Newspaper Page Text
The Mrlcnro r AdvcnU'.ua.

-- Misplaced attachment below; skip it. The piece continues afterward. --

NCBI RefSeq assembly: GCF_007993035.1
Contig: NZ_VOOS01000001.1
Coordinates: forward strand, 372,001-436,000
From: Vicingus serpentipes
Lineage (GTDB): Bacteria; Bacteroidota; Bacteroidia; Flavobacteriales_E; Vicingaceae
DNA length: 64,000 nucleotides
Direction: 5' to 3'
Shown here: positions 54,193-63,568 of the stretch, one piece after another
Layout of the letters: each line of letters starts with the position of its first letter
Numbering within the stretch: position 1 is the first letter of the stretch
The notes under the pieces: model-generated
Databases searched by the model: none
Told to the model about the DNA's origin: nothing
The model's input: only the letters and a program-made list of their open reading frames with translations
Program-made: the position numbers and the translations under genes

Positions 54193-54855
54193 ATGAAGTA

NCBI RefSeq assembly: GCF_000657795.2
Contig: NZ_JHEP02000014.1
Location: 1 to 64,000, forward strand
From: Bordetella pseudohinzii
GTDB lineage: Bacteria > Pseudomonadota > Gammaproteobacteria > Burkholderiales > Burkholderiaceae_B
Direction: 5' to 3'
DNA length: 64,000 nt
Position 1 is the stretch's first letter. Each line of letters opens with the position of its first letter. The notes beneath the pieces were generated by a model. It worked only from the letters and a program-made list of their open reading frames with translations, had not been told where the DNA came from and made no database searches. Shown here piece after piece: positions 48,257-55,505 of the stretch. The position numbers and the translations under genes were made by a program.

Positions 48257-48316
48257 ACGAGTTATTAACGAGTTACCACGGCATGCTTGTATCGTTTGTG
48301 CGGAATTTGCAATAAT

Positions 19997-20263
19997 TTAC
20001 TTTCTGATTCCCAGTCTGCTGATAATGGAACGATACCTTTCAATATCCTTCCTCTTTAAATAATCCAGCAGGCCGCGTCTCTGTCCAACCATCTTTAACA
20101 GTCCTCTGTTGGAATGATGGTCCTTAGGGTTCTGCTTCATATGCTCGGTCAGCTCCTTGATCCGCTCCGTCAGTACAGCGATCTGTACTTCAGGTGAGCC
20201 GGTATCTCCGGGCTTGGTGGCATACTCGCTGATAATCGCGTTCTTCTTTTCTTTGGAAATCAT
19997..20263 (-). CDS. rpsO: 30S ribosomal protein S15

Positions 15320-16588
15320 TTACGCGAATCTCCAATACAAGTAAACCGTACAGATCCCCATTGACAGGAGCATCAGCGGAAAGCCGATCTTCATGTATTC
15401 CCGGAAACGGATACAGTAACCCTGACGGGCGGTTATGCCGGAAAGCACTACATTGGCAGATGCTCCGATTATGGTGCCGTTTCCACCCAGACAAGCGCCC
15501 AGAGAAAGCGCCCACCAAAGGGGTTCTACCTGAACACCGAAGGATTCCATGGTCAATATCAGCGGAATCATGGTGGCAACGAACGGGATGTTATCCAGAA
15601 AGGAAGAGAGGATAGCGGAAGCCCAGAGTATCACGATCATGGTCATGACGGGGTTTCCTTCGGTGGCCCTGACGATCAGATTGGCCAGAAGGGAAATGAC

Perhaps, rather than n science, adver tising shtull bo considered one of 1lio fmo arts. Nothing more exercises llio ingenuity of the Imsincss world llian U10 mode of presenting, in tlie most striking effective manner, tlie claims of 1111 oM Maud or a new business, an estab lished commodity or nn artielo offering innovation mum current habits and usa ges as its recommendation. Whatever is to lie effected, whether it bo the con tinuance of a well known line of trade, r the introduction of a new house or new goods, tlie newspaper is the lever !y which the world must ho moved. And advertising, to business men," has become such a necessity that few can succeed without it Those few only suc ceed under peculiar circumstances, which eiNt more to create, if they can bo form ed at nil, than twice the expense of the - most lavish advertising involves. "Tho first requisite in any business is tho right modo of doing it, and the prop er materials to operate with. Any un dertaking on a less firm basis than this, comes under the expressive, but not very elegant designation of ' humbug." , .This may answer for a day or a week, or a month but to advertise is only in the end to expose and extinguish it. People may like to be deceived, as the adage declares, but they havo nn aversion to being imposed upon twice by tlie same moans. And if Tht ploamiro in us gnnt Of being cheated an to cheat, (bad grammar that, but not ours,) it is a pleasure which requires constant novelty to give it relish. So unless a man has a thousand twists and as many aliases, it is best to try only that which will sus tain itself. In other words, the science -f advertising, and its success rests upon waking that known which reouires onlv to bo known to bo appreciated. It is to introduce something which will defend its own reputation when once it is bro.ight to. the public acquaintance and recogni tion. Tho proverb that " good wine needs 110 bush," is true after the first sip; but good wine needs tho blush to bring about that touch to thirsty lips which will be afterwards its own adver tisement And a bad article can by no force of advertising eloquence be made to deceive the same customer twice. Many men, confident in their own fair title of business and patronage, draw less than their due, by their neglect to advertise. At tho same time, others, with no higher intrinsic desert, succeed by a liberal use of the means which cus tom has rendered essential to commerce. I f you have a man already in your count ing house or store, you have no reserve in placing before him the advantages you can offer. And if you bring him to the place already aware of what you can do for him, there is so much time saved, even if you did not secure a single new rwv.uj.WJ. J!j by , advertising. But 111 the flight of newspapers w hich go out of eve ry city daily, your rivals, if you neglect to avail yourself of tho advantage, may be waylaying your own customers at eve ry post town, and securing the first-attention of now purchasers. Among the residents in the city, there are next to none, if there arc any who do not daily read pome newspaper. All may not seek the advertising pages ; but if there is an ar ticle the purchase of which is in a man's thoughts, its name is sure to catch his - eye, without his searching for it. lu cked, we know it is the habit of many purchasers, ladies as well as gentlemen, to make tho newspaper their shopping guide and their business directory. They look to see where, with fewest steps and least trouble, they may find what they seek. While with such purchasers the advertiser has altogether the best chance, customers who buy thus understandingly are easiest to satisfy. Philadelphia Xarth American. Never forsake a friend, when one : roies gather around him when sickness falls on the heart when the world is dark and cheerless is the time to try a true : friend. They who t urn from the scene of distress betray their hypocrisy, and prove that interest only moves them. -If you . havo a friend who loves you and studies your interest and happiness, be sure to sustain him. in adversity. Let him feel that his former kindness is appreciated, and that his love is not thrown away. Real fidelity may be rare ; but it exists in the heart. Who has not seen and felt its .power They deny its wortli and power w ho have never loved a friend, or labored to make a friend happy. Tho female heart may bo compared to a garden, wbich.when well cultivated.pre sents a continued succession of fruits and flowers to regale the soul and delight the eye; but when neglected, produces a crop of tho most noxious weeds large and flourishing, because their growtli is In proportion to tho warmth and richness of the soil from which they spring. Let the mind of the young and lovely female bo stored with useful knowledge, and the influence of women, tho undiminished in power, will be like tho diamond of the desert, spalkiing and pure, whether sur rounded by the sands of desolation, for gotten and unknown, or pouring its re freshing streams through every avenue of the social and moral habit. mm 1 ! Beautiful Extract ! An interior paper begins a political article upon the subject of " .Southern Rights JJemocracy, "thus - " Kver since tho commencement of the storm which has agitated the political brings of tho Southern harp, the sounds elicited from tho vibrating democratic chords have been but songs of patriotism fttuned to the theme of love of ooun- t-y and section, tho strong chorus of self, lihing determination swelling the an them into majesty !" That's w it bin one step ofiliQ sublime. YtT The woman who has a bad bus band makes a confidant of her maid. THE PKAIIME NEWS. aoiiN km HAunsoN, i:mtok. 11. 31. TIXBAIJ,, ASSISTANT K1HT0K. OKOLONA, MISS: Thursdny, ITI:u ti I 8, 1 58. jVlV'stiuiWont urn rriiirt'l to net n Agciitu, J I 'kv. J. 1). Mans in our nutlmrml uncut itt Aberdeen fur noliciting Kulnciiptiiiiii iiimI ad- VcriwemontH. I Waiu'IEM) in cur authorized ngeut lit Mobile, A1.,"., for Holiciiiug utilwriptimsH imtl nd- V0I I'llll'llt Ho the M.l.ile l'ricc Current. ! 5' The Hev. Mr. CinsoN will pivavli in Hit1 Kjii'C(.ji:d Clmivli, tit Okolonn, on the tirnt, sec (mil, imtl thinl Sunday f cacli motif It, mid lit Pontotoc on the fourth Mid fifth SumhivH. I'fWi' will furnish either l'l-tensou or Ar thur' Miiiriizie find tlici'rairio New one year, to RulmenlHTs, for ftf,?5. Thim giving the hii! neriher f t worth for $:l,00. 1'ernoiin desiring to take iik tip at thin proposition, hliould end iii their name iiiniiediiitelv. Thin oiler in iwule onlv to now MihKcrihcni See advertisement of Mortgage ale. t'S1' Seethe now advertisement of II. L. Hill & Co. and respond to their call, you who owe them. Merchants are com- lK'Hcd to have money their business can not be carried on without it. 1'eople know this, still they exhibit a remarkable dilatoriousness in paying for the goods they buy. Cotton is high and goods are cheap, so pay is the advice we kindly ex tend to all. O5" Let every body, fur and near, at tend the sale of Town Lots in Okoloua next Monday. This is a favorable op portunity for purchasing a residence or business lot. The railroad is coming, or is going to come, and when it does get here, a picco of ground a hundred feet square will be worth a fortune. fit' A half interest in the Ilandsboro Reformer is offered for sale. This is a good opening for any one wishing to en ter into the publishing business. Address I. K. Maver, Ilandsboro, Miss. A good deal of matter set up for last issue was unavoidably crowded out ; this will account for some of tlie news be ing a little stale. W A Dr. S. P. Sheldon, of New York City, sends us an advertisement of an ar ticle called " Whiskerando" requesting us to publish six months. We reckon the Doctor want s to pay us in his quack com pounds; but wo can't be bamboozled by Northern swindlers. Our moustache is scant very scant, andourwhisker scant er ; but wo prefer to wait and bide our time to using any villainous stuff on our chin to cam e tho beard to sprout. We will take this opportunity to say, those who wish us to perform their work must accompany their orders 'with the cah when they live at such a safe distance as New York. The Sophoinorish editor of the Fool's Mirror, alias- the Sunny South, tries to be witty at the expense of the Prairie News, styling it a " thumb-paper," and saying he would blister tlie editors of the noisy sheet, were lie not in thesamo fix as was tho woman who, be ing requested by her husband to spank a cross baby, after turning jt over said " J can't find- ' a place' big rnovgh to spanl." We are not at all surprised at his inability to find " a place;" wo take speci al care never to show one. In this we are unlike this editor, for heshows "the place" so plain, wo are tempted to boot it, but the fear of spoiling our foot restrains us, as he, like the species of animal known as the " skunk" has some natural advan tages. .. . f If a dissolution of tho Union should be resolved upon by the citizens of this District, and a legion of cavalry, or a regi ment of infantry should be raised as a means of protection, we think the expense of buying a bugle or trumpt could be dis pensed with by giving the Sunn ft editor that office, nature having indowed him with qualities, (such as are ascribed to a certain long-eared animal we read of in Esops Fables) which eminently fit him for such a post. tf The clod hopping essayist, whom it will be remembered, the Prairie Xeics condesended to notice some time ago, has again through the medium of the Panola Star, delighted tho reading world with 0110 of bis essays, and avows a determi nation to write even if the formidable and one-ideaed editor of the Prairie News should criticiso his productions. We won't make any remarks on this essay will only advise him to quit writing for newspapers; go to some trado or other plantingcorn, or anything ; even to raising potatoes when if like can raise as well as beget like, ho "Will reap an abundant crop of " small potatoes." We had a considerable storm of wind and rain 011 yesterday. I.-f.llMIUJNCH I'EUSOMF! ICJ), I here Is a ono-horso paper published at Pontotoc called tho Examiner.ihe edi tor of which has presumed to speak slight ingly of the Prairie Xews. Before wo condescend to notice this impudent editor and his " catch penny"' sneer, wo will offer an apology to our renders for lower ing our self to his level. Since our en trance on editorial life, we have endeavor ed to keep within the pale of genttenianly decency and decorum j but as nn old say ing goes " fight the devil with his own weapons," we are under tlie necessity of descending from our usual dignity to play tlie game of " dog eat dog." Sonic weeks ago we spoke of the prac tice some editors had of publishing parts of stories from Northern newspapers; getting pay therefor at tho rate of two cents a line, and cited tho first chapter of the tale entitled" Richard Hoffman" as an instance. At the same time, wo de nounced editors who w-ro guilty of such Yankee tricks, as being ungentlemanly and accused them of belying themselves. It seems this editor of tho Examiner published the first chapter of "Kichard Hofinian," and our remarks riled his feel ings considerably, but in attempting to justify, shows himself as perfect a ninny as ever disgraced a tripod. From the tenor of his leader in regard to us, we presume he took tho article all to him self, though, at the time it was penned, we could not, nor can we now call to mind the name of a single paper in which we saw the story in question. It attracted our attention beforo we became connect ed with the Prairie Xews, and feeling confident we never noticed it in tho Ex aminer, of course, intended no allusion to that paper. Indeed, we did not particular ize ; we merely spoke of, and condemned the custom, but as the cap fits the Ex aminer man, and he seems anxious o" the honor of wearing it, we repeat, it is a swindle, a cheat and an imposition. If tho Examiner and other papers of the sanio feature will place these stories in their advertising columns and charge for them at their usual rates, we'll not have another word to say ; but as long as they impose such stuff on their readers, and can only whine out the miserable apology if tie first chapter will repay perusal, the whole story can he cheaply obtained hy the. very moderate outlay of two dollars in a subscription to the Xew York Ledger, so long will we persist, in saying it is a cheating, a swindling ope- ration, and the editors publishing, the guilty parties. As to strutting ourself tlie " censor of the Press," we disclaim all such ambi tion ; but we possess and we intend to exercise the right of saying just what we please, in reference to what we consider humbuggery and imposition. His in timation of an intention, on our part, to mislead by saying two cents per lino was the pay for theso advertisements, is false. We do not exchange with the Xew York Ledger, and of course, were not invited to publish, but we have authority, (for the trutli of which wo will stand,) for saying two cents a lino was all offered to some papers, and is it reasonable to suppose tlie Ledger would offer some cue price and others another ? . Wc are willing to admit Northern lite rature, at least some of it, is worthy of patronage; but when such under-hand tucks and low. means nre used to bring it into notice, we say it ought to be " ta booed and kept from the Southern peo ple." This dolt of- an editor in connec tion with our hostility to abolitionists, want to know why we don't come out for a separate confederation, instead of All owing the path of a defunct party, l"Wo tell the impertinent Jackanapes we love tho Union and we love our own native sunny land, and we desiro toseeherpros per and increase in power, instead of be ing wasted and destroyed by contentions. Put our hate for abolitionists is no less than our lovo for our own home, and when we are convinced wo can no longer re main in tho Union as equals as freemen, enjoying the same liberties as Northern ers, we are for a separate confederacy, y. But we cannot bring ourself to a willing ness to see our fair land rent and dis tracted by civil war, merely for the grati c ,. , , . . .... , ncation of a despairing political party, v So far as our being an unworty mem ber of the fraternity, against the members of which we prefer such grave chargesf wo havo only to say if he is a worthy member, wo liaVe no desiro to equalize ourself with it. As to tho imputation of ingratitude ho casts on us, and his setting us down as an animal of the asinino spe cies, until we learn better manners, we regard as particularly intended to re lieve us of any grateful feelings wo may have entertained for those wlio extended " the usual cordial greeting and flattering welcome." Wo did form a very favorable opinion of tho Examiner and felt kindly and patronisingly disposed toward it, and even went so far as to predict tlie present editor would mako it a No. 1 sheet after the mail advertisments were taken out but " a change has como o'er tho spirit of our dream," wrought by its acknowledging itself a catch penny affair, or at any rate exhibiting an extreme tenderness on that point. ' " Go Examiner, go. You have erred and you know it ; but go and sin no more. Experience will teach you better; she keeps a dear school, but fools will learn in no other. ; , . i ' GCol. Wood, who recently killed Dr. D. 0. SiiAiirE, in Lexington, Miss., was tried before magistrates and it was decided that he be refused bail. Aftorward a habeas corpus being granted and a new hearing had, ho was admitted to bail in the sum of ten thousand dollars. Insani ty caused by mania portu was plead. NEWS ITEMS. A writer in the Southern Cultivator says tho China sugar cane is a humbug, The news from Mexico represents strong disaffection by four of the States to the now government. Alvarez is in tho field with 3000 cavalry against the new gov ernment, and Gens. Doblado, Parrodi and Artcaza are fortified at Celaza in the State of Guanazjuto with G000 men and twenty seven pieces of artillery. Tho downfall of Zuloaga, tho President of the Republic is considered certain. Governor Denver, of Kansas, has issued a proclamation denouncing J. II. Lane's proposal for enrolling tho militia as ille-Sal- Brighain Young has been indicted for high treason. The citizens of Philadelphia have pe titioned the Legislature to pass a law prohibiting free negroes coming into that State. . Gen. Buford who was so prominent an actor in Kansas affairs, a year or two ago, has given up the cause in disgust and re turned to Eufaula, Ala., to resume the practice of law. Col. Wade Hampton, of South Caroli na, well known as a sportsman, died a few days ago. td The Conserratist is the name of a new paper published at Newberry, South Carolina. Tlie number we have before us is well filled, and neatly gotten up, and is with pleasure placed on our ex change list. We welcome the Corinthian PiJar to our sanctum, and hail its appearance as an omen of our soon being placed in closer connection. NATCH IS DAILY t'OI.'KIEtt. We do not know how it is that wc havo kept from saying something about this invaluable paper, probably because of a way of our own wc have of showing love by neglect. We are yet to learn whether or not any of our citizens take this paper ; if they do not, send for, pay for, and read it. We say it is tho best edited paper in Mississippi, and when we say anything we mean it. It takes a right view of this much talked about Lecompton Con stitution. Wc make an extract from an editorial on the subject : " We are not opposed to the immediate admission of Kansas. On tlie contrary, we favor it, because we think it will soon est take that exciting subject out of Iho hands of demagogues office seekers and office holders. Wc believe that Kansas will be admitted, and at tlie present ses sion of Congress ; and therefore that all altercration about what we ought to do, if the present application is refused, is unnecessary. But we as freely express the opinion, that if Congress were to refer back that Lecompton Constitution to the people of Kansas, with a view to test the question whether it is indeed their act, and in consonance with their wishes, it would be no cause for disunion." The Lost Daughter, and other stories of the heart, by Mrs. Caroline Lee Ilentz, Authoress ef Jlcna, Linda, Robert Gra ham and others. T. B. Peterson Xo. 30G, Chestnut Street Philadelphia. Price in cloth 1,25, or, in two volumes paper 1,00. This is a beautiful and touching story, such as only Mrs.. Lee Ilentz can write. But read tho 'follow ing notice of it by the editor of the Dol lar Xeuspaper, and enclose 1,25 to T.B. Peterson, Philadelphia, who will forward lit free of postage : r . , As a successful writer of Sketches, Mrs. Ilentz is, in our opinion unequaled in this country, and her continuous sto ries are marked by all the characteristics that proclaim tho true novelist a natu ral and ably developed plot, great pow ers of imagination and construction, pu rity of feeling, and evident earnestness of purpose on tho part of tho author, without which tho reader cannot feel in terested in any story, while she possesses also the artistic skill which causes the in terest of tho reader to increase as the tale proceeds, to the end of the last chap ter. All who havo read "Linda," and " Rena," or the Snow Bird, will readily acknowledge this ; while the " Banished Son," and " Ixivo after Marriage," attest to her excellenco as a sketch writer. Every one feels, while reading her tales, that the writer herself must possess the virtue, and patriotism, and religious sen timent she inculcates, and wo knew ma ny who had no personal acquaintance with the author who esteemed her a dear fr'end. Mrs. Hentz combined power, of delineation and grace ol style in a re markable degree, and was a close obser ver of human nature, so that 'all her characters seem as natural as life, while she always had a moral aim in her writ ings, which commends them to the fire side of every family in tho land as profi table and pleasant reading. We must commend to her many former admirers this posthumous edition of her. last noit vellettes, and we are sure they will bo eagerly enquired for by all. CS Posey the chivalrous editor of the Marion American, in a letter .written from Mobile for his paper, thus talks of Belle Brittan, who is gaining some noto riety in the newspaper world : .,. ., Belle UrittiiD. . .. . 1. Everybody, of course, wants to know who is tho charming " Belle Brittan" of whom 1 hove made such mysterious men tion. Well that's a secret, for Belle is a sort of a myth of doubtful identity. Home ladies asked a gentleman who was in the secret who was Belle Brittan was sho single or married, to which lie gave tho answer that Belle was " not only single but singular." She frequents all the cen tres of fashion where fun and frolic do most congregate, and slie reflects through the paper which sho edits, and which is a Mirror of fashionable life, all tho saucy enteriaiiiing things which como under her observant eye. Belle it was who de fined " a fast woman" to be " a woman that you can say anything to." Suffice it to say 1 havo had a pleasant time with Belie, who says and does a thousand sau cy and piquant and witty things, and further than this deponent sayeth not A KE.-MAJiKAMI.E HIICIDH. A young man named A. F. Brand re cently committed suicide in California, the details of which aro terrible. He was a confidential clerk in a large busi ness establishment was led into dissipa tion embezzled a large amount of mon ey was discovered driven to madness, and mortified by a sense of shame, he went to a graveyard and deliberately drank poison. On the ground where ho was found were several pieces of paper he had torn from a memorandum book. On these were written his dying thoughts. Number one : " Yet the thoughts of my poor mother keep my heart warm, or rather hot, for 1 feel l am her murderer. God help ine ! How slowly time passes ; it seems to me nearly half an hour since I took the fatal dose yet I do not suffer. How chilly it is ! 1 feel stiff from the cold." , Number two : " It is -fearful to die thus, alone to look around, see the hills, hear the roar of tho ocean, see your fellow-beings mov ing in the distance, yet die alone. Just after my thi'd.doso a man passed and told his friends I was crazy. God for give me. I hope I am. What terrible suspense, this waiting for death." Number three: " For science half of the bottle I have taken ; four doses of the strch at intervals of about, three minutes, yet I do not suffer. I feel nervous, but will note tho time on the back of this. I think it has been fifteen minutes since I took the first, lam cold and chilly. May some good result from my death." On the fourth piece the writing is with out any order. The words are spread irregularly over tho paper lenghtliwiso and diagonally. They are as follows : " Fully half an hour. I am dying God help mo. A. F. B." Number five : " I am dy " A lady correspondent, who pro fesses to be terrified at the indelicacy of our paper, threatens for tho future to set her foot on every copy she sees. She bad better not. Our paper has i's in it. Louim ille Journal. It may have i's and c too, but what avail if it cannot appreciate the delicate fgure (of speech) of the lady. Mobile Mercury You, you, Nason ! Now you've done it ! but its just like you, and wo can't help it. Fonr Solemn Linen. Four lines more beautiful than these are rarely written, The figure which it involves is exquisite : " A solemn murmur iu the soul TelW of thin world to be, A traveler bear the billow roll, Before they rench tho son." Buffalo Eiprets Four worse lines than theso aro rarely written. The figure which it involves is awful : "A solemn murmur 'moiigst the throng, Tell how iinpiiUen.ly The boardera listen for the gong, To call them in to ten." Zunettille Aurora. Four lines more truthful than these aro rarely written. The figure which "it" involves is absolutely painful : u A Milemn buzi!ng in your ear, 1 When you retire to bed, Tellu you that swilling laser beef Is dreadful tor the head. . Loitisrillr Timrt.' ' Four more distressing lines than these are rarely written. The figure involved is harrowing : ' ' ' t ' A colAin gazing in your face, ' Ai "foot this bill iirV said, : " And you with most befitting grace Sighing answer "nary red.". 1 Col. Robert T. Goree, of Perry county, Ala., committed suicide a few days ago. The cholera in Guatemala is stated to have subsided. . , II uuuai'iuii (JvnMM Need. V' We would call attention to Messrs. Pomoroy & Marshall's advertisement of Hungarian Crass Seed. This grass is, without doubt, the article so much need ed in our section to enable us to com pete with Iho West in raising our own cows, beef, mutton, mules, &c. The last Patent Office Report speaks of it as having been first imported by the Patent Offico in 1854, and known as tho "Hun garian Grass," and goes'on .fo say It is luxuriant in its growth, and produces hay of the first quality. Horses and cattle eat it with avidity. Farmers in every part of tho country should give it their attention, as" it will make more "arid Tot ter, feed than any other, kind of, grass now known in tho United States." It is destined to chango the agricultural pro ductions of the joou'utry, and, substitute cows', horses, mules' and sheep ill place of hogs. Wc have .raised hogs hereto fore from nocessityj 'sinqdy, because, one only reliable crop was corn," and" other domestic animals required hay, or its equivalent, which wo could not produce with cheapness and certainty A good crop of Hungarian grass is about three tons and thirty bushels of seed to the acre. It will often go be yond and seldom fall below this. . Such crops were grown last season notwith standing the drouth. The seed may be sown in this region from the 15th of March to the 15th of June, at the rate of a bushel to three acres. It should be put into the ground in tho same manner as oats, harrowing before and after sowing. The time for cutting is when the seed is nearly ripe and tho plant of a fine yel low color. If cut too early tiie seed wlil not be perfect, and if too late, it will shell out in curing. It may be cured in the same manner as hay, and is fully equal to the best timothy. The. Dead of the Eliza Battle. Capt. S. (J. Stone went up a few davs ajo, on tlie steamer Magnolia, to tlie scene of the sad disaster at Kemp's Landing. He went for tho side purpose of recovering, if possible, tlie remaining bodies lost by the burning of the steamer Eliza 'Battle. Ho succeeded in finding the following : Rev. A. M. Newman, Ky. Dr. S. II. Join, Greene county. : Child of B. Cromwell, Warsaw. T. J. Mathews, Yazoo .City, Miss. Chambermaid, belonging to 8. G. Stone. Boy Robert, belonging to T. Buford. Bov (pantryman) unknown. i iiom; illKiuu'io 1 no-. recovered, with two siill missing, Inakes the total number lost thiWy-one. Tho bodies of Mr. Galloway, -of 'Gainesville, and a negro belonging toMcMahan. have not yet been found. On tho body of the Rev. Mr. Newman. Capt Stone found $5, 300, and on that of Dr. Jones, t,400. The coat of L. Y. Martin, of Kentucky, with drafts amounting to over $5,000 was recovered. -, : . . The recovery of tho money on the body of the Rev. Mr. Newman was a fortunate circumstance ; for only a few days pre vious several kindhcarted ladies took up a collection among our citizens to obtain means to send the bereaved widow to her friends. 'Mobile Mercury. , . Hints to Country Postmasters. Tho Savannah Georgian complains of the care less manner in which tho mails 'are de livered and attended to in small Country post offices throughout the State. It says postmasters should not allow persons to como into their office, and overhaul the newspapers, thus supplying Tom, Dick and Harry with news and information at the cost of regular subscribers. Persons have no right to pick up newspapers iu country post offico and read them, when they do not subscribe for the samo. Post masters have no business to allow such liberties to take place in their office, as by such, tho mail becomes detained, mis placed and regular subscribers dissatis fied. - ... ., . ... (i, , Shahspcarean 'Inversion and Perver sion. Tho Boston Post is responsible for the following atrocity : . A enrt-before-horse blunder, to my mind, " ' AVas 8hnkepeai''i writing " cabined, cribbed, routined; A soaiething in my cabin lately happened -1 That make me read " coulned,". then " crib ' bed" and cabined." , Central America. Tho Moses Taylor brings intelligence from Nicaragua and Costa Rica, the principal item of.interest in which is, the report that the Costa Ri cari authorities had tried Alvarado,' who had command of Castillo Viejo when it was taken by Col." Anderson's force, in the late attact upon it, on the charge of having improperly abandoned it to them. He was pronounced guilty, and sentenced to four years' imprisonment. ' ' J The lato civil war in Kansas did not last but a day and a half. A Kansas correspondent thus sums up the result of it: - ' 1 .,:, ... Killed "t; 0 Wounded, contusion of the nosel l 5 2 Missing.....'....,.;.......... 1 1 0 Captured. . . . . : . . i .. . j.- 3 Frightened .-. ,.5,718 Slave trade Re-opened. Xcy Or leans, Feb. 26. The Delta asserts that the Slave trade has already , been re mined. . Giiro-nes nf ulnrna hava nrrivnd and been sold at a depot on Pearl river, 1 mere is a reari river, Known as wo boundary between Louisiana and Missis sippi and may be the point referred to in the Delta. Reporter) The slavera sail under the French flag. " J j-